Russia vetoes UN resolution condemning Putin’s annexation of Ukrainian territory

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Russia on Friday vetoed a UN Security Council resolution introduced by the United State and Albania condemning Moscow’s proclaimed annexation of parts of Ukraine, and China chose to abstain from the vote.

Earlier, Russian President Vladimir Putin proclaimed Russian rule over four regions that make up 15% of Ukraine’s territory – the biggest annexation in Europe since World War Two. The move has been firmly rejected by Western countries and even many of Russia’s close allies.

U.S. Ambassador to the U.N. Linda Thomas-Greenfield introduced the resolution that called on member states not to recognize any altered status of Ukraine and obliged Russia to withdraw its troops.

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She argued in the council’s chamber that the attempted annexation of a sovereign nation’s territory went against the founding principles of the United Nations, and said Putin was celebrating “this clear violation of international law” with a concert held after he proclaimed the annexations on Friday.

“He threw a party on Red Square to pat himself on the back for these illegal referenda,” Thomas-Greenfield said.

Ten nations voted in favor, while China, Gabon, India and Brazil abstained.

Russian ambassador to the UN Vassily Nebenzia, who raised his hand to give the only vote against the resolution, argued the regions, where Moscow has seized territory by force and where fighting still rages, chose to be part of Russia. Kyiv and Western leaders denounced the referendums as a sham.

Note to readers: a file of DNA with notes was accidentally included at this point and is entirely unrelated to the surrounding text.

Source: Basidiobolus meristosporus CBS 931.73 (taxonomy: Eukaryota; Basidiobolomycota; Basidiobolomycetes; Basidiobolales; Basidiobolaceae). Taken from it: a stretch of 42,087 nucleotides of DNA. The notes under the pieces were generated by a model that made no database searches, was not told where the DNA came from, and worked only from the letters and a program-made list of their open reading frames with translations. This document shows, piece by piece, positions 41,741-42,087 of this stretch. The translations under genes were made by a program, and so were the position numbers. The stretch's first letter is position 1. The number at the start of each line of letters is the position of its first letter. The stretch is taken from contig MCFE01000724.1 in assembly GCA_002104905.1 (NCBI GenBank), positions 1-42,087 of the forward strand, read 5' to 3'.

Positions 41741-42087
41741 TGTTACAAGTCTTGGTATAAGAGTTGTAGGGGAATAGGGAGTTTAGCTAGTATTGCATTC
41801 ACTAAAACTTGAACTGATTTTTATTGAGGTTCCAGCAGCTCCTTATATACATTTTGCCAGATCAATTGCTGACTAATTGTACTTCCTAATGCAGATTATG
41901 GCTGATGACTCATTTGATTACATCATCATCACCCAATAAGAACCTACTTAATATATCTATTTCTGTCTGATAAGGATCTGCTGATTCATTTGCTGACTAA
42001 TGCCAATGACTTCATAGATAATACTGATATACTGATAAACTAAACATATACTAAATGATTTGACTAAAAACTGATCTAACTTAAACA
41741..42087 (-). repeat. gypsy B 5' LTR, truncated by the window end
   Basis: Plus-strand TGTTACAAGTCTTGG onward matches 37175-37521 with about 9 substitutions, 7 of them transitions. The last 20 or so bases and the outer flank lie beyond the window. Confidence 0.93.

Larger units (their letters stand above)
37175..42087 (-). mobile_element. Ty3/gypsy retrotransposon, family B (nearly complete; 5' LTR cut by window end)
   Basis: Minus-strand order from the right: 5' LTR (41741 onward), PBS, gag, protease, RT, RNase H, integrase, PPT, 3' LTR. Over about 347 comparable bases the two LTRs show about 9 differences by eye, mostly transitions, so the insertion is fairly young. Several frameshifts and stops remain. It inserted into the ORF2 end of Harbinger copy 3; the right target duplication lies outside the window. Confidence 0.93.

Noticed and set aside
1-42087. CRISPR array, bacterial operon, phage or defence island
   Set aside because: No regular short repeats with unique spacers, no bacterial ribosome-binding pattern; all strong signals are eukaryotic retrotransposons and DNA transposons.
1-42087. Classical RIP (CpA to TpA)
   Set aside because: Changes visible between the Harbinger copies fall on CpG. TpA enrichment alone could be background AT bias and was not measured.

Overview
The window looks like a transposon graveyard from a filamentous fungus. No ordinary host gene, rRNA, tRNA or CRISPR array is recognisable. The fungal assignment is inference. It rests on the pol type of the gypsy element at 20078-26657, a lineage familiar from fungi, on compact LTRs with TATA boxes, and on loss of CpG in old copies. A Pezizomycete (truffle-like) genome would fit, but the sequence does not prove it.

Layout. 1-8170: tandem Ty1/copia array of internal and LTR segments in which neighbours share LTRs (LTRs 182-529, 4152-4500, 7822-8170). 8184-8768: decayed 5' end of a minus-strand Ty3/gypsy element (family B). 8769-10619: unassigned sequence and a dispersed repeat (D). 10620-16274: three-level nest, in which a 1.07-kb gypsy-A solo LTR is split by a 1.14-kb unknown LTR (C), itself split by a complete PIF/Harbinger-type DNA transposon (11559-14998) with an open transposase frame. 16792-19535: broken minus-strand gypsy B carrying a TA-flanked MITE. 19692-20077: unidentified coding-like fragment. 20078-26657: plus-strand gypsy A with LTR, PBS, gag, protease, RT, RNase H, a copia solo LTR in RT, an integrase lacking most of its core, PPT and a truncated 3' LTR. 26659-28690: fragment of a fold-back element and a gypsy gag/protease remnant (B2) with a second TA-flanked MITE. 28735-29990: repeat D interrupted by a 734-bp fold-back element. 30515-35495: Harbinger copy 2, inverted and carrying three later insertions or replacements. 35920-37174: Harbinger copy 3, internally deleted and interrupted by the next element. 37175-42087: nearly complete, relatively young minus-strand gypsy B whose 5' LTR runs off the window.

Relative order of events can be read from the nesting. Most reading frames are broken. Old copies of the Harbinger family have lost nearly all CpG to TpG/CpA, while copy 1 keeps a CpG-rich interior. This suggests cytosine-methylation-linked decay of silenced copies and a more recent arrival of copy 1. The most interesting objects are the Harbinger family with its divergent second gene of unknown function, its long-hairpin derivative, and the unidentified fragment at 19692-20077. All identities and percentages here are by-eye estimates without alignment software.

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“There will be no turning back as today’s draft resolution would try to impose,” Nebenzia said.

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Following the vote, Ukrainian Ambassador Sergiy Kyslytsya said Russia had become a “tumour” within the Security Council that must be removed.

China, which has given Russia diplomatic cover since Moscow’s February invasion of Ukraine, abstained from the resolution, but raised concerns about “a prolonged and expanded crisis” in Ukraine.

China’s UN ambassador Zhang Jun argued that while “the sovereignty and territorial integrity of all countries should be safeguarded,” countries’ “legitimate security concerns” should also be taken seriously.

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Secretary of State Antony Blinken said earlier on Friday that Washington would look to the U.N. General Assembly, the majority of which voted to condemn Russia’s Feb. 24 invasion of Ukraine, if the resolution failed.

“If Russia blocks the Security Council from carrying out its responsibilities, we’ll ask the U.N. General Assembly, where every country has a vote, to make clear that it’s unacceptable to redraw borders by force,” Blinken said.

Thomas-Greenfield reiterated the plan ahead of the vote, saying the General Assembly would “show that the world is still on the side of sovereignty and protecting territorial integrity.”

(Reporting by Simon Lewis and Timothy Gardner; Editing by Franklin Paul, Jonathan Oatis and David Gregorio)

—Additional files from Global News and the Associated Press

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